The largest city near Vesoul is Besançon, lac de Vesoul - Vaivre Vesoul International Film Festival of Asian Cinema The first public library of Vesoul opened in 1771. The abbé Bardenet, superior of the Saint-Esprit hospital in Besançon, the collections became a lot larger with the Revolution. At that time, the revolutionaries took the books from the monasteries of the town, around 20,000 books were added to the library this way, including some 11th century manuscripts. The Mayors office was responsible for keeping the books, in 1981, the municipality decided to build a new building to encourage the public to read
Mandeure is a commune in the Doubs department in the Bourgogne-Franche-Comté region in eastern France. Mandeure was a Roman town called Epomanduodurum and it reached its apogee in the 2nd century. The Roman theater was one of the largest in Gaul, measuring 142 m with four levels of seats that could seat 12,000 to 15,000 spectators, free guided tours are available by contacting the mayors office. Communes of the Doubs department INSEE Mandeure on the intercommunal Web site of the department Official Web site
Sequani is an exonym assigned by the Romans, most likely based on a similar-sounding endonym. The endonym is not known for certain, Sequani is like Sequana, Caesars name for the Seine, but the country of the Sequani is not in the Seines watershed. Strabo was originally responsible for the connection by supposing that the Sequana flowed through the country of the Sequani. The French name of the Saône, the forming the western border of the Sequani. The Romans called it the Arar, william Smith hypothesized that Sequani and Souconna were related. The country of the Sequani can be defined by the reports of the ancient writers, the Jura Mountains separated the Sequani from the Helvetii on the east, but the mountains belonged to the Sequani, as the narrow pass between the Rhone and Lake Geneva was Sequanian. They did not occupy the confluence of the Saône into the Rhone, extending a line westward from the Jura estimates the southern border at about Mâcon, but Mâcon belonged to the Aedui. Strabo says that the Arar separates the Sequani from the Aedui and the Lingones, on the northeast corner the country of the Sequani touched on the Rhine.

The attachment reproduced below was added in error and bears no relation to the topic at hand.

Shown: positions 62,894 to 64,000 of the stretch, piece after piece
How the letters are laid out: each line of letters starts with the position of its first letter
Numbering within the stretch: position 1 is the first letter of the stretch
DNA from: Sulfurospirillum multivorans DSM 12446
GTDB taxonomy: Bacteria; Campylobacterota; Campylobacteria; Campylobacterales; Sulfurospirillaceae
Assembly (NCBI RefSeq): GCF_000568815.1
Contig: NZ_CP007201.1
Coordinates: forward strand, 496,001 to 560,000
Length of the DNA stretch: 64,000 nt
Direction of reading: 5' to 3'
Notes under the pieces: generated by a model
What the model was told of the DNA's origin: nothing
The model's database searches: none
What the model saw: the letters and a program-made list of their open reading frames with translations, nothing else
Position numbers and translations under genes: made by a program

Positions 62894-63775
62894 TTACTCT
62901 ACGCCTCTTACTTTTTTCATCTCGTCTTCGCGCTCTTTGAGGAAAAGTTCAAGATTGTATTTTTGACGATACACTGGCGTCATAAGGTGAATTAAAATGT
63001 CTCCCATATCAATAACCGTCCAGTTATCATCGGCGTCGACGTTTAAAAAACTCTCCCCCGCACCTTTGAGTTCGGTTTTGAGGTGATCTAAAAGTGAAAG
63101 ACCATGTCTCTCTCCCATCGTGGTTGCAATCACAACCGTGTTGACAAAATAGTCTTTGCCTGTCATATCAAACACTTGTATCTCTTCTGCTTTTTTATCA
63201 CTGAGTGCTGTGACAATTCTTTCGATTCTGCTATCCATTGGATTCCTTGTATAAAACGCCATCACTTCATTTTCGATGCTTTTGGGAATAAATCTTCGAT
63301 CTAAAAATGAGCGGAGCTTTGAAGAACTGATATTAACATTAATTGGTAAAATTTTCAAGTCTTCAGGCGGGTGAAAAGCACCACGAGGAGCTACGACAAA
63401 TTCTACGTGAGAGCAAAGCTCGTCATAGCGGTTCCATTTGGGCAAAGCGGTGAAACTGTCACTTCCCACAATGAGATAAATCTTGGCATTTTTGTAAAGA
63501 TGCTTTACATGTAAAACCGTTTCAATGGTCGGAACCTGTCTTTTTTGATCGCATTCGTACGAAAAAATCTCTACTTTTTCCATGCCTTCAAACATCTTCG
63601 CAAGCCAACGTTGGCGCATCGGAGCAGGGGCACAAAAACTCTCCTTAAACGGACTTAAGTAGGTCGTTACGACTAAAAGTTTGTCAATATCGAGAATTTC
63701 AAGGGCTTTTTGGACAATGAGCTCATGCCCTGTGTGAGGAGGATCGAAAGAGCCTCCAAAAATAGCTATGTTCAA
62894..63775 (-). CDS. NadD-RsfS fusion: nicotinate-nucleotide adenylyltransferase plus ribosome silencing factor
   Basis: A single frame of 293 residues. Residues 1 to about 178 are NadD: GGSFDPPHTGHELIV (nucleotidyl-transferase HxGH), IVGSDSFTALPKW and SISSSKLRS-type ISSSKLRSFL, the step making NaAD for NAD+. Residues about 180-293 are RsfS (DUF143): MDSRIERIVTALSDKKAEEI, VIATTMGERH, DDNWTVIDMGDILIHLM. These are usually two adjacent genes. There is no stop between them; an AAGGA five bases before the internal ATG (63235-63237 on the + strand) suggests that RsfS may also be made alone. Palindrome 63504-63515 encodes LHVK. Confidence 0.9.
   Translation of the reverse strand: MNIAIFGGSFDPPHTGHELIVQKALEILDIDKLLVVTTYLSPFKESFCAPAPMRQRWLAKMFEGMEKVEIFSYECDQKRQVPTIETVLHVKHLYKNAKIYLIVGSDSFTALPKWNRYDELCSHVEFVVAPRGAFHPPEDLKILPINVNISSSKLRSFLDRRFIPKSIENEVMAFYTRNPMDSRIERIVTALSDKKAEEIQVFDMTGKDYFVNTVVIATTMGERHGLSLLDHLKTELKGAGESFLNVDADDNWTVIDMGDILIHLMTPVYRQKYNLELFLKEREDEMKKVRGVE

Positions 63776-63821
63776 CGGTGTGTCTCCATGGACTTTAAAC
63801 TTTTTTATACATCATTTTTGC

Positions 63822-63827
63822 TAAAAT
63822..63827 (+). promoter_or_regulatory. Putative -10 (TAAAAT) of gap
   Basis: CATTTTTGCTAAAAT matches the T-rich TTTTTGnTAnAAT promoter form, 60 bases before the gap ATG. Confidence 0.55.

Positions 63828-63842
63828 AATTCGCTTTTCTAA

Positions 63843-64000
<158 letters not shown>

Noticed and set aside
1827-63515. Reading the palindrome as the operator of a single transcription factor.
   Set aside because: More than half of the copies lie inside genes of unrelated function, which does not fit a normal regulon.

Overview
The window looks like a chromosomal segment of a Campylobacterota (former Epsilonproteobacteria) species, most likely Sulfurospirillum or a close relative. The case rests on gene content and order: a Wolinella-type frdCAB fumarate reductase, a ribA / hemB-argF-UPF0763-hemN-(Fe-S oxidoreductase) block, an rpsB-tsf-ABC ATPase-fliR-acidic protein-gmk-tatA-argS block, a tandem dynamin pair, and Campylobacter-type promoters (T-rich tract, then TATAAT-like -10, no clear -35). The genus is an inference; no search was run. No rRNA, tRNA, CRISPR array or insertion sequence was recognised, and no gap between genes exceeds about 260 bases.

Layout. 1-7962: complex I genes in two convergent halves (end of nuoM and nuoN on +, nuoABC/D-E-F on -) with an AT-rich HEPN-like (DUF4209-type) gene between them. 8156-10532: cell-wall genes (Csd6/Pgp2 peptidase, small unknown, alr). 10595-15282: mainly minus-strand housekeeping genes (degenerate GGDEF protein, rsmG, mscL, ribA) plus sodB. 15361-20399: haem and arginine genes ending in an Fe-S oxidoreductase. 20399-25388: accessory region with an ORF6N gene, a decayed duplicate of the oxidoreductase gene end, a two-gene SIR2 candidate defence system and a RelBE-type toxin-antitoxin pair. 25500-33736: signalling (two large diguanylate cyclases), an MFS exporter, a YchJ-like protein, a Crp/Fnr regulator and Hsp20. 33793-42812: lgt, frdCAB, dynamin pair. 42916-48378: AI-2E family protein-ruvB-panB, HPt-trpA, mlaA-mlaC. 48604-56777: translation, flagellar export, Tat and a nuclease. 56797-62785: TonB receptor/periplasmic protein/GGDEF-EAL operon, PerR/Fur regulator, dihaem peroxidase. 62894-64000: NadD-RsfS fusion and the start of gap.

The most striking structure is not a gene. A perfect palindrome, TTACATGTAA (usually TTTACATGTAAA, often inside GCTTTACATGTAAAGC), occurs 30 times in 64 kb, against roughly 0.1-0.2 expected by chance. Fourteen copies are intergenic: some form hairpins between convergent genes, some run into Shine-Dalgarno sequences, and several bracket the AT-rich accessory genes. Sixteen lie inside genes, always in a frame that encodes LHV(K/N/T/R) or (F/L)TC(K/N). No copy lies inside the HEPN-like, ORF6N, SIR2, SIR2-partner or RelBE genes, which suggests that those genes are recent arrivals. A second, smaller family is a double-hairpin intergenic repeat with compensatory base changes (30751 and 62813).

Before the arrival of Julius Caesar in Gaul, the Sequani had taken the side of the Arverni against their rivals the Aedui and hired the Suebi under Ariovistus to cross the Rhine and help them. The Sequani appealed to Caesar, who back the Germanic tribesmen. This so exasperated the Sequani that they joined in the revolt of Vercingetorix, under Augustus, the district known as Sequania formed part of Belgica. A triumphal arch at Vesontio, which in return for service was made a colony. Diocletian added Helvetia, and part of Germania Superior to Sequania, the southern reach of this territory was known as Sapaudia, which developed into Savoy. Fifty years later, Gaul was overrun by the barbarians, under Julian, it recovered some of its importance as a fortified town, and was able to withstand the attacks of the Vandals. Later, when Rome was no able to afford protection to the inhabitants of Gaul. Vesontio Luxovium Loposagium Portus Abucini Segobudium Epamanduodurum Ariolica Magetobria / Admagetobria Pons Dubis Castro Vesulio Sigynnae Caesar, attribution This article incorporates text from a publication now in the public domain, Hugh, ed.
Sequani. Endnotes, T. Rice Holmes, Caesars Conquest of Gaul, Hist. of Rome, bk. v. ch. vii. Dunod de Charnage, Hist. des Séquanois J. D. Schöpflin, Alsatia illustrata, i